What Annoys Jeff this Week?

1. Stomach. My stomach has been trying to kill me off and on for the last few days. It’s not debilitating or preventing me from getting on with my day, but it’s made food something of a dice roll, meaning that I traipse through the day mostly hungry in order to avoid workday unpleasantness as much as possible. Of course continuing to pour coffee down my throat probably is doing nothing to mitigate the issue. Realistically, though, if I’m going to be hungry also having me uncaffeinated feels like it’s just asking for more trouble than we’re trying to avoid.

2. Perceived time. We humans have a bit of an odd relationship with time. We struggle mightily to measure it down to the merest fraction of a second, but it’s really how we perceive the movement of time around us that matters most. I’m grown increasingly interested in the perception of time after sitting at my desk for 37 hours on Tuesday, but finding that the most recent Saturday lasted only 192 minutes.

3. Be nice. Someone from time to time will suggest that I should make an effort to be more understanding – to “be nicer.” I’m sure the suggestion is well intentioned, usually implying that I’d be more approachable, less apt to judge, or in some way become a kinder, more sensitive human being. Seriously? Have you met most people? Piss off with “be nice.” I’ll continue to respond and react to people as their actions and attitudes dictate. If you’d like me to be nicer, I’d recommend convincing people at large to be a little less dumb. It’s a win-win for everyone.


(c) The MCLA Beacon

(c) The MCLA Beacon

After a childhood filled with downright crippling stomach troubles, I was officially diagnosed with lactose intolerance when I was in elementary school. With that knowledge, as long as I popped a couple of Lactaid tablets before eating anything my stomach was happy to tackle anything thrown at it. I had a little blue case filled with the things and self-medicated with wild abandon. Fortunately, this was the 1980s, so a kid carrying around an unmarked container of pills didn’t raise any eyebrows. All was right with the world.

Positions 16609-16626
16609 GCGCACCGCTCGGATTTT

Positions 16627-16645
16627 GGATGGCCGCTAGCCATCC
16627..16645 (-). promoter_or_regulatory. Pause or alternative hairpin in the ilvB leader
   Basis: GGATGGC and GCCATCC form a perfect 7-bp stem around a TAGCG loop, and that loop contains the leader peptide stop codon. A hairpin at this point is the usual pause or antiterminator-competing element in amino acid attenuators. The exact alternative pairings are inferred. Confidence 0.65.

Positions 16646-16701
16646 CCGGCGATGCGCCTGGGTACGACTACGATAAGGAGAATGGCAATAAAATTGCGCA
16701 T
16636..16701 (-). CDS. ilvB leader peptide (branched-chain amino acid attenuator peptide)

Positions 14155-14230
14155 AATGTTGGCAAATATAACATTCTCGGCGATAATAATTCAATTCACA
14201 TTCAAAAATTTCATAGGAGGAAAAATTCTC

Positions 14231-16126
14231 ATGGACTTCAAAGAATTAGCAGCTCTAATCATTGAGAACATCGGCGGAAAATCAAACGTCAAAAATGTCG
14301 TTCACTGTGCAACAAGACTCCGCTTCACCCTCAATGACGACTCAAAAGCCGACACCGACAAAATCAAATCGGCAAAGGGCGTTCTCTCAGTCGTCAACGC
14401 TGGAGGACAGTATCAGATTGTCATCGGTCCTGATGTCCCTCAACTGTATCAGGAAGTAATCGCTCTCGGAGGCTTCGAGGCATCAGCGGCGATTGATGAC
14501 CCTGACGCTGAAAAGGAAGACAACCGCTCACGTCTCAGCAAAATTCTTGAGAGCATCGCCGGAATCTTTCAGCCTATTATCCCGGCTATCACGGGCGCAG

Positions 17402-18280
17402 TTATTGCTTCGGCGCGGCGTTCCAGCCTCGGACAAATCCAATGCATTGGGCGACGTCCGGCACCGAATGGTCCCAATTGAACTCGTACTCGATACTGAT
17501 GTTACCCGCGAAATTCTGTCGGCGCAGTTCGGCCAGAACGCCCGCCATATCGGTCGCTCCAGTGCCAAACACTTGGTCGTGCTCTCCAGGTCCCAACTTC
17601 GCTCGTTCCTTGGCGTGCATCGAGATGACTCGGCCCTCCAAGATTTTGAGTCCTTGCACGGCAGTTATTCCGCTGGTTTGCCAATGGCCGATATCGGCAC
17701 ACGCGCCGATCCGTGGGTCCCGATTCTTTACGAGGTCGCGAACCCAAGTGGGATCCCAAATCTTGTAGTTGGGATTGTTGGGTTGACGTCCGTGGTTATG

As I got older, the effects of my intolerance decreased to the point where I could generally suck down a milkshake or a block of cheese without suffering any ill effects. These days, I can usually eat whatever I want and walk away just fine. I’ve miraculously been 99% cured. The problem was (and is) that being “mostly” cured means that every once in a while – that pesky 1% of the time – I’m suddenly not cured at all.

So without going too far into the gory details, I re-learned last night that from time to time, I still have a price to pay for enjoying dairy. It took into the small hours of the morning, but I’m finally feeling like balance has been restored… which means I’ll spend the rest of the day sitting quietly and trying to avoid doing anything that might tempt my system to go back out of whack. If I’m feeling exceptionally adventurous, lunch might even be a piece of dry toast or a couple of saltines. Yeah, I feel better already.


Since I had some unexpected free time this afternoon and realized that I had all the key ingredients at the house already, I decided it would be a good idea to make up a pot of sauerkraut and kielbasa. It sounded like a good idea at the time, because it sounds like a good idea every time. That’s just one of the flavor combinations I love – sour and savory. Ohmnomnomnom. The part that I always seem to forget is that as much as I love kraut, it does not love me. Not one little bit. I promise that I won’t trouble you with the fine points of the inner workings of my digestive system, but suffice to say that I will pay heavily for this momentary lapse in judgment. Now if you’ll excuse me, I’m late for an appointment to inspect the domestic waterworks. There is no time this evening for deep or philosophical thoughts or even ranting about the government hiring practices. Yeah. That bad.

Define irony…

There’s no secret that I’m being sustained by a chemical cocktail that is a marvel of modern medical science. I’ve got pills to keep my heart from exploding and some to keep my blood from having some kind of glucose enduced fit. There’s the one that keeps my esophagus from being eaten by my stomach and a fourth one that does something that I’m sure is equally important. The real irony, though, is that while these keep me from meeting an untimely demise, one of them is secretly a traitor who is trying to shred my lower GI tract and makes himself known at the most unfortunate of times. It’s a great addition to my weight loss regimen, but I could really do without the regular feeling of having my innards tied in knots. Ah, better living through chemistry.